Under New Hampshire law, property owned by each spouse at the time of divorce is to be included in the marital estate, regardless of whether title to the property is held in the name of both parties or only one party, and regardless of whether of the property was acquired before the marriage or during the marriage. While the court starts with the presumption that the property shall be divided equally, the court may and often does treat short-term marriages differently. The New Hampshire Supreme Court has found that a short-term marriage may be considered differently than a long-term marriage. The New Hampshire Supreme Court has explained that in a short-term marriage, it is easier to give back property brought into the marriage and still leave the parties in a no worse position than they were prior to it. Consistent with this ruling, the Supreme Court has upheld a trial court awarding one spouse the entire real estate because she put down most of the down payment on the purchase of the house with inherited funds.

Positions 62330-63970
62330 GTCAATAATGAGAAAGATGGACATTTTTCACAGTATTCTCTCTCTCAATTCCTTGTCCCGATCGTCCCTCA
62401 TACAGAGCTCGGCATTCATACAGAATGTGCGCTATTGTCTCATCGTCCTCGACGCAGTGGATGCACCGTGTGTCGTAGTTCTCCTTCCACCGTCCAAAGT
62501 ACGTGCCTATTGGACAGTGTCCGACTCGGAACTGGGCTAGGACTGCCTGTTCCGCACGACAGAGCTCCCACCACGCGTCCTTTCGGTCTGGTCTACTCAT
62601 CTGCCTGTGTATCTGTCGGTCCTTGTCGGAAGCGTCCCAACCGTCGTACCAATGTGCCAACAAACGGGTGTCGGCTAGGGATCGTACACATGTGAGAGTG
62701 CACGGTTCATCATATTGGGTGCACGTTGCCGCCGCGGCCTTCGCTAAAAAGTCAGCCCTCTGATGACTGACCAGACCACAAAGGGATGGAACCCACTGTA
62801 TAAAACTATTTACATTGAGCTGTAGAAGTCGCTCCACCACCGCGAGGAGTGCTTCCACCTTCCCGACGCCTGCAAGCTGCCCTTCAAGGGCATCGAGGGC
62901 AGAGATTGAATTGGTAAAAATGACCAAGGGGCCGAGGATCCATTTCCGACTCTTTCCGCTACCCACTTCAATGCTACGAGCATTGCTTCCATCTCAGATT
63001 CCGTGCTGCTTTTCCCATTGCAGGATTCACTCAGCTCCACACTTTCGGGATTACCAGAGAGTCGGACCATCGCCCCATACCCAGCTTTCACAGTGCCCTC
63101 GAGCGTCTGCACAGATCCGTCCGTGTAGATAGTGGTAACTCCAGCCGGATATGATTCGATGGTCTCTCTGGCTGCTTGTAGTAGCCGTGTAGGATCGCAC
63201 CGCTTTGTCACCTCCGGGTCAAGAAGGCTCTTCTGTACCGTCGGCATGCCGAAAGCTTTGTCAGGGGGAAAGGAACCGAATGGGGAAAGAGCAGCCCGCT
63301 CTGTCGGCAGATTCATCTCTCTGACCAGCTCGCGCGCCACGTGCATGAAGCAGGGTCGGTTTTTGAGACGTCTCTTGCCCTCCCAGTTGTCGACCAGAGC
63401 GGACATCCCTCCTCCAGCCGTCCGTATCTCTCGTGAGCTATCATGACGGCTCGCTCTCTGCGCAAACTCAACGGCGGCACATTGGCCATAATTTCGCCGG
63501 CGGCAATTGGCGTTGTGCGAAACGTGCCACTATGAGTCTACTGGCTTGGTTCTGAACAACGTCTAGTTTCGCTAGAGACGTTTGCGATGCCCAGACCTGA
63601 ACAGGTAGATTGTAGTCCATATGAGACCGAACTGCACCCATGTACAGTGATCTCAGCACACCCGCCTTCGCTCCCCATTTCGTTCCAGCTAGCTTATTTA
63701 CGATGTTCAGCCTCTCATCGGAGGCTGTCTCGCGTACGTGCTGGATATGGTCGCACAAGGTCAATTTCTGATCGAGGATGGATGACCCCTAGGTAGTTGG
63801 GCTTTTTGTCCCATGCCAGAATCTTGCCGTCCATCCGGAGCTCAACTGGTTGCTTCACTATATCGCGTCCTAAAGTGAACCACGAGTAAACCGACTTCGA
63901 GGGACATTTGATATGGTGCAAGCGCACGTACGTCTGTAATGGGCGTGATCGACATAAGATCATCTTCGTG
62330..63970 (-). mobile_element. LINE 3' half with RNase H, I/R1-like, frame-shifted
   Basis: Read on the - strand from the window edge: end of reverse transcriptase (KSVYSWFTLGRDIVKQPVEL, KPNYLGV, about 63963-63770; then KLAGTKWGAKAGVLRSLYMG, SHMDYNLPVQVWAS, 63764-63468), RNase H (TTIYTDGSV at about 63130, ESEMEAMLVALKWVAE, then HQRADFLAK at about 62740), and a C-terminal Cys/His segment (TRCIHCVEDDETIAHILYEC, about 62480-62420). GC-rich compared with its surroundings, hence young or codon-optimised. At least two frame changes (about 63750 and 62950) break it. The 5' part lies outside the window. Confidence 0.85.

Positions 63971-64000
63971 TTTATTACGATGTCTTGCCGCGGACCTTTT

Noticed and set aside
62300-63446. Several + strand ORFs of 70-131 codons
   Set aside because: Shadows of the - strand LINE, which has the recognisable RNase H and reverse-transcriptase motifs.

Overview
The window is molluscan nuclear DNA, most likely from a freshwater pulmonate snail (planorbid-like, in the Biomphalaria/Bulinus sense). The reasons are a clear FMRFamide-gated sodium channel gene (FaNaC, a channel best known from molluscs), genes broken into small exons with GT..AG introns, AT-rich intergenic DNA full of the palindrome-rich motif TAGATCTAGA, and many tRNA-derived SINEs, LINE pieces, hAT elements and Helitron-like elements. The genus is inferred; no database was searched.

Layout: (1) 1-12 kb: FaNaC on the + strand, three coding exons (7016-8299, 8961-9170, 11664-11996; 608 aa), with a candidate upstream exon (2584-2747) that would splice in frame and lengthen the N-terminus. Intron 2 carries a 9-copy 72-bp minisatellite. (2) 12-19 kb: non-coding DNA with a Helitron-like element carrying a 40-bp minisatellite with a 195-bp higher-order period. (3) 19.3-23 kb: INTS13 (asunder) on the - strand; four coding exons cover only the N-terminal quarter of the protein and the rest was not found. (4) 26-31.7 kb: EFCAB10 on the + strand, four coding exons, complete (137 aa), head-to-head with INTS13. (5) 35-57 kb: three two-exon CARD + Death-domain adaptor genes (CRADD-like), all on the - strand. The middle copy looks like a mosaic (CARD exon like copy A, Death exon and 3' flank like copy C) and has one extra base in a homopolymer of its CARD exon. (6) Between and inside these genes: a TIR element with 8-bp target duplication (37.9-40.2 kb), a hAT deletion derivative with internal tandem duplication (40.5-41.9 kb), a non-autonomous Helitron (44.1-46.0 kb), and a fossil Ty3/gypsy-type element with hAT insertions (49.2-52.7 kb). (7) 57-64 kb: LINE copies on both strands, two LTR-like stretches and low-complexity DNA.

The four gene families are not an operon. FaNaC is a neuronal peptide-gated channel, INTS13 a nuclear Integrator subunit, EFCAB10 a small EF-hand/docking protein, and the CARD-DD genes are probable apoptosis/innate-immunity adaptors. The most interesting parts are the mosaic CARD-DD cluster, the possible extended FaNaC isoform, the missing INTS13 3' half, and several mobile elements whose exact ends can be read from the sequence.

While the trial court does have the authority in short-term marriages to refuse to divide the assets 50/50, the trial court has discretion to divide the marital estate 50/50, even in marriages of short duration. Accordingly, in assisting the court in making a decision on the division of assets in a short-term marriage, it is critical that sufficient facts and evidence are presented to enable a court to reach the appropriate decision. Failure to provide sufficient evidence on these factors may leave the court with insufficient evidence to make the correct result.
If you have any questions regarding division of assets upon divorce, please contact an attorney at Hamblett & Kerrigan.
Kevin P. Rauseo is a former director at Hamblett & Kerrigan P.A. and has since been appointed as a Justice for the New Hampshire Circuit Court. Please feel free to contact another attorney at Hamblett & Kerrigan to discuss your legal issues.